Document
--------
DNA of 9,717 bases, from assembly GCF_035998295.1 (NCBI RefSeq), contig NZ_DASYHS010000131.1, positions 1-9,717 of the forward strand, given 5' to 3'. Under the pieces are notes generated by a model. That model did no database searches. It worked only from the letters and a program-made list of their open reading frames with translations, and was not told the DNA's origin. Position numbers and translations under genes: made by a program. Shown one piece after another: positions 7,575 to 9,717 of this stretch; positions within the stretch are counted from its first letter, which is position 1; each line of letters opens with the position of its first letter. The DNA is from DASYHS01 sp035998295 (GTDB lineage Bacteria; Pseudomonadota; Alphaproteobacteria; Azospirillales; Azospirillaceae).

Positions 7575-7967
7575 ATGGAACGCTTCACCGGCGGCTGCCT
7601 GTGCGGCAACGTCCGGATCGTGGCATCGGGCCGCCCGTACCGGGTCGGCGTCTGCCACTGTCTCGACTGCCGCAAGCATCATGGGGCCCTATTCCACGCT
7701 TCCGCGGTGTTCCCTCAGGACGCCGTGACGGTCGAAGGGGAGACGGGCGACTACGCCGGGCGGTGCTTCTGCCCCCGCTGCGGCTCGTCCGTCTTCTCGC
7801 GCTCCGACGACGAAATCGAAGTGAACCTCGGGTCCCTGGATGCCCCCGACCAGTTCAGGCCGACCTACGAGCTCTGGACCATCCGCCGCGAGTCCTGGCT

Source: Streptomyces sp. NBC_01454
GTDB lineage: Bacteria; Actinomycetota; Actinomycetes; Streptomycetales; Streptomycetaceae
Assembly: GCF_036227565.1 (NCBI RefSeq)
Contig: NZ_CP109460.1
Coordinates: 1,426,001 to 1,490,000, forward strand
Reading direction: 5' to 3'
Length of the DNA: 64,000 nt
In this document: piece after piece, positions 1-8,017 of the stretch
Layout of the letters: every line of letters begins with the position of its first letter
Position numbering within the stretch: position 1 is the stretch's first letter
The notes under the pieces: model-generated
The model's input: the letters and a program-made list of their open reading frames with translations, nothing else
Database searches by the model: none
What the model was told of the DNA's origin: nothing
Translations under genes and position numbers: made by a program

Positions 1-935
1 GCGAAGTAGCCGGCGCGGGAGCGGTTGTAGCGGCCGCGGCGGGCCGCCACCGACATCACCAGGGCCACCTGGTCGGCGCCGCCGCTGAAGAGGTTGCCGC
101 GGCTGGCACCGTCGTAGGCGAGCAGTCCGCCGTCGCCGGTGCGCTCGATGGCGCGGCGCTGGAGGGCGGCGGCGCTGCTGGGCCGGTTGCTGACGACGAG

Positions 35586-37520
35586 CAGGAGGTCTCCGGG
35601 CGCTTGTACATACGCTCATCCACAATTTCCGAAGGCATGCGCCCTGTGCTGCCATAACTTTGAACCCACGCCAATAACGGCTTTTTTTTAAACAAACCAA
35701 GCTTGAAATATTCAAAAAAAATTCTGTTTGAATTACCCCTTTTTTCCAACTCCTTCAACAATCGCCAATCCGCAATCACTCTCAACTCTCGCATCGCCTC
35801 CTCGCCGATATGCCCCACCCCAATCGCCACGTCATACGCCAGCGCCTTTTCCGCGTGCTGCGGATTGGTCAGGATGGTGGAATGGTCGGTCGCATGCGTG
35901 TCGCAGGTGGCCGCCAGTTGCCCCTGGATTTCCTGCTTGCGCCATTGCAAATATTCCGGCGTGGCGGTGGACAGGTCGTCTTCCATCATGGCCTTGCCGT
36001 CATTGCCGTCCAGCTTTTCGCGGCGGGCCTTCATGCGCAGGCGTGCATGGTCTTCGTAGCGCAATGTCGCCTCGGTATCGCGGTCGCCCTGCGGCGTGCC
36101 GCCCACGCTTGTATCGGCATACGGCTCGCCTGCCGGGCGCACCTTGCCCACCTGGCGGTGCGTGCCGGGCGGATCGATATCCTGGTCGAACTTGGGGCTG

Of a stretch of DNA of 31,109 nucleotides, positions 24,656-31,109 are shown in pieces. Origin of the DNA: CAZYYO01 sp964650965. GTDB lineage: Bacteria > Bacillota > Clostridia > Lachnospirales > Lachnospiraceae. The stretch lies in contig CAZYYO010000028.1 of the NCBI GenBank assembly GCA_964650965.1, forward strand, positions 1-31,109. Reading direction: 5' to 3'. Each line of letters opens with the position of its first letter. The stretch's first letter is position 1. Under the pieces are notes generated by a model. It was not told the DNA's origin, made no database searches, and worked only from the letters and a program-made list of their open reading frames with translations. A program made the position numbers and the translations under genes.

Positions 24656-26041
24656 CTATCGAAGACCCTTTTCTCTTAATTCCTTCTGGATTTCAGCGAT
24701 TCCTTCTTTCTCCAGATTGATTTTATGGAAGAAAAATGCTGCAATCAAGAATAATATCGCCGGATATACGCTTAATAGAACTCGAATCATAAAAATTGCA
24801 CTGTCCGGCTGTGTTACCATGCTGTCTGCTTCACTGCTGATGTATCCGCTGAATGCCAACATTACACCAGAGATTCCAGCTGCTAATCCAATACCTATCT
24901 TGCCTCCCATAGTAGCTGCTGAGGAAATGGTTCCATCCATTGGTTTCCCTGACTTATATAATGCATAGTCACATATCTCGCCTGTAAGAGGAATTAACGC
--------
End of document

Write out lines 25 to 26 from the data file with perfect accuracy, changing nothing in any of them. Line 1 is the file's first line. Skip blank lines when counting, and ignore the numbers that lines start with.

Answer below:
Positions 35586-37520
35586 CAGGAGGTCTCCGGG